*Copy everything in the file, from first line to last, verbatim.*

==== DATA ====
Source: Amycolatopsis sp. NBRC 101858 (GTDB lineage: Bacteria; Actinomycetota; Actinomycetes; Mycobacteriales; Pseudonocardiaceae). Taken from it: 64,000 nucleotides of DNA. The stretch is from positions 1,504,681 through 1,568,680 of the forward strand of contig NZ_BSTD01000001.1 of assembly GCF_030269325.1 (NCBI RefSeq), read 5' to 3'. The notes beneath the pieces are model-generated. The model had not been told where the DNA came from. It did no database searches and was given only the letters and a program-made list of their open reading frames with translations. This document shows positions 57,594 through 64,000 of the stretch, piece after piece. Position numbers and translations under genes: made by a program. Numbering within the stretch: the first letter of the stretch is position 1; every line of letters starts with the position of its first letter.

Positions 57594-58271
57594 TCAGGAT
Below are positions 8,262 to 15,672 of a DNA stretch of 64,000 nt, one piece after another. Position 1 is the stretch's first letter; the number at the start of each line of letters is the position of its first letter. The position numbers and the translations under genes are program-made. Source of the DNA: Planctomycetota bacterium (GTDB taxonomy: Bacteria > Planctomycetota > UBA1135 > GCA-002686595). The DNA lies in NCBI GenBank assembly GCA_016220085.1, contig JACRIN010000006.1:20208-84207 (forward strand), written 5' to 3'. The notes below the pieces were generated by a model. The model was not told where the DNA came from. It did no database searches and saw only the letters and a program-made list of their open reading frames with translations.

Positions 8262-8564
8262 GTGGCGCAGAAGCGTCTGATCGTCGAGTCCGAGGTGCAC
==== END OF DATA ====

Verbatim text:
Source: Amycolatopsis sp. NBRC 101858 (GTDB lineage: Bacteria; Actinomycetota; Actinomycetes; Mycobacteriales; Pseudonocardiaceae). Taken from it: 64,000 nucleotides of DNA. The stretch is from positions 1,504,681 through 1,568,680 of the forward strand of contig NZ_BSTD01000001.1 of assembly GCF_030269325.1 (NCBI RefSeq), read 5' to 3'. The notes beneath the pieces are model-generated. The model had not been told where the DNA came from. It did no database searches and was given only the letters and a program-made list of their open reading frames with translations. This document shows positions 57,594 through 64,000 of the stretch, piece after piece. Position numbers and translations under genes: made by a program. Numbering within the stretch: the first letter of the stretch is position 1; every line of letters starts with the position of its first letter.

Positions 57594-58271
57594 TCAGGAT
Below are positions 8,262 to 15,672 of a DNA stretch of 64,000 nt, one piece after another. Position 1 is the stretch's first letter; the number at the start of each line of letters is the position of its first letter. The position numbers and the translations under genes are program-made. Source of the DNA: Planctomycetota bacterium (GTDB taxonomy: Bacteria > Planctomycetota > UBA1135 > GCA-002686595). The DNA lies in NCBI GenBank assembly GCA_016220085.1, contig JACRIN010000006.1:20208-84207 (forward strand), written 5' to 3'. The notes below the pieces were generated by a model. The model was not told where the DNA came from. It did no database searches and saw only the letters and a program-made list of their open reading frames with translations.

Positions 8262-8564
8262 GTGGCGCAGAAGCGTCTGATCGTCGAGTCCGAGGTGCAC